Jul 23, 2014 | By Marge Clark, BVM
On Thursday, July 24, the House of Representatives will vote on a bill significantly revising the Child Tax Credit (CTC).
The bill would permanently extend the credit higher up the income scale making it available to households with much higher six-digit incomes while the benefit to low-income families (expiring in 2017) will not be renewed. More affluent households would benefit more than the millions of low-income working families!
NETWORK stands in strong opposition to this bill (H.R. 4935, the Child Tax Credit Improvement Act of 2014). The CTC, as revised in 2009, should be made permanent, with the indexing suggested in the House bill. But, the less just aspects need to be eliminated.
To date, the CTC has been a major contributor to keeping millions of families out of poverty, a great example of tax policy benefiting the 100%. One portion the credit in particular, a refundable credit for working families with limited earnings, has helped lift families from poverty. Currently, the Child Tax Credit is worth up to $1000 per eligible child, the amount varies by income, with a phase out beginning at income over $110,000 in the filing year. A household must have a reportable income of at least $3000 in order to be eligible. For low incomes, over the $3000, the credit is refundable.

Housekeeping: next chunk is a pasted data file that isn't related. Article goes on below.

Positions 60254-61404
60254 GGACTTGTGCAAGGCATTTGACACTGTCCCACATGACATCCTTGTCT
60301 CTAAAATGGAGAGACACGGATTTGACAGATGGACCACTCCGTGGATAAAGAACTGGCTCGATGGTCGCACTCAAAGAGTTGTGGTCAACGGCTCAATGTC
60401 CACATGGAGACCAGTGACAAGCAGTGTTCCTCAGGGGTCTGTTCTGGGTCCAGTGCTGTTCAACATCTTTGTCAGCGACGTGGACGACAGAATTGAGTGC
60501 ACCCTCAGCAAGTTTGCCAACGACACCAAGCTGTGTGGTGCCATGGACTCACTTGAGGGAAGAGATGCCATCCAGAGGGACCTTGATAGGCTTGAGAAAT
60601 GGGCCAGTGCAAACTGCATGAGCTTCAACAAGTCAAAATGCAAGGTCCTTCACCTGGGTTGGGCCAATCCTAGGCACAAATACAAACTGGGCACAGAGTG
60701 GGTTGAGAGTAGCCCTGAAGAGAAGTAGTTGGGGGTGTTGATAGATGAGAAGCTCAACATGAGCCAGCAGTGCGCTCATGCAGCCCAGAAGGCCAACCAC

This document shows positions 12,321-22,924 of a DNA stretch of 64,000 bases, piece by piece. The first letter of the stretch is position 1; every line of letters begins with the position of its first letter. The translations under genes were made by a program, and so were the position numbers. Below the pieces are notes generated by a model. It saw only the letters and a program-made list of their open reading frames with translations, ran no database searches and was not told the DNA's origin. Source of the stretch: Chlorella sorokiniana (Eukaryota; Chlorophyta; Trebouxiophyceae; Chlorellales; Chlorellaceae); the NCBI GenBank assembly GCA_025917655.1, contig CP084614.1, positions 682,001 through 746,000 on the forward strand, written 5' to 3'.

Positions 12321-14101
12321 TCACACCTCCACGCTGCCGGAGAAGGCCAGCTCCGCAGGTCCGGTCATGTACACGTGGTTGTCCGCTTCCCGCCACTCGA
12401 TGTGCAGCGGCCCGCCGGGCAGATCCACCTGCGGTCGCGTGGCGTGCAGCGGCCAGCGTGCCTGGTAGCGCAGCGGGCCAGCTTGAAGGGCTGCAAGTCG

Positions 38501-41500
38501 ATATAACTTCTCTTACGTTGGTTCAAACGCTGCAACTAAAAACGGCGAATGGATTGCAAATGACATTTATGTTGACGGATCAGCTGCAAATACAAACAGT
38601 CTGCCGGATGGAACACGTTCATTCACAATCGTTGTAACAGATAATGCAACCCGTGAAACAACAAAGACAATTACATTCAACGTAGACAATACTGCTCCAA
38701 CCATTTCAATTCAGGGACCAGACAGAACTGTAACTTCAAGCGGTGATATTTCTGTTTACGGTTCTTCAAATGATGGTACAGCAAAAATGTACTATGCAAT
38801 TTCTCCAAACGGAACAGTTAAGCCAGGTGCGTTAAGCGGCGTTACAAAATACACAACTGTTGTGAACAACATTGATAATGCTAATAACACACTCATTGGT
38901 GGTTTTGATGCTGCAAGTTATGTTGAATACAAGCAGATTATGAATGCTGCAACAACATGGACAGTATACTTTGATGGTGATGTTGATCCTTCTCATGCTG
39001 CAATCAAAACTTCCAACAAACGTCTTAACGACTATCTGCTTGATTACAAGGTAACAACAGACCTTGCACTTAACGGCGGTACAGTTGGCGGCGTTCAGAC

Here's an example of what this bill would do:
A married couple with two children making $160,000 would receive an additional tax cut of $2200. But, a single mother with two children, receiving minimum wage, earns just $14,500 a year and would lose $1,725 as her CTC would disappear altogether.
Earlier today, this letter was sent up to the House expressing our views on the bill:
Dear Speaker Boehner:
Tomorrow, the House will take up consideration of H.R. 4935, the Child Tax Credit Improvement Act of 2014 (CTC), which modifies the current credit and makes it permanent. Catholic teaching has long promoted support for families and we believe tax policy can be used to promote the common good. We are deeply concerned, however, about two fatal flaws in the bill and therefore cannot support the bill in its current form. We respectfully ask that you oppose this bill and seek to improve it by adding provisions that permanently protect all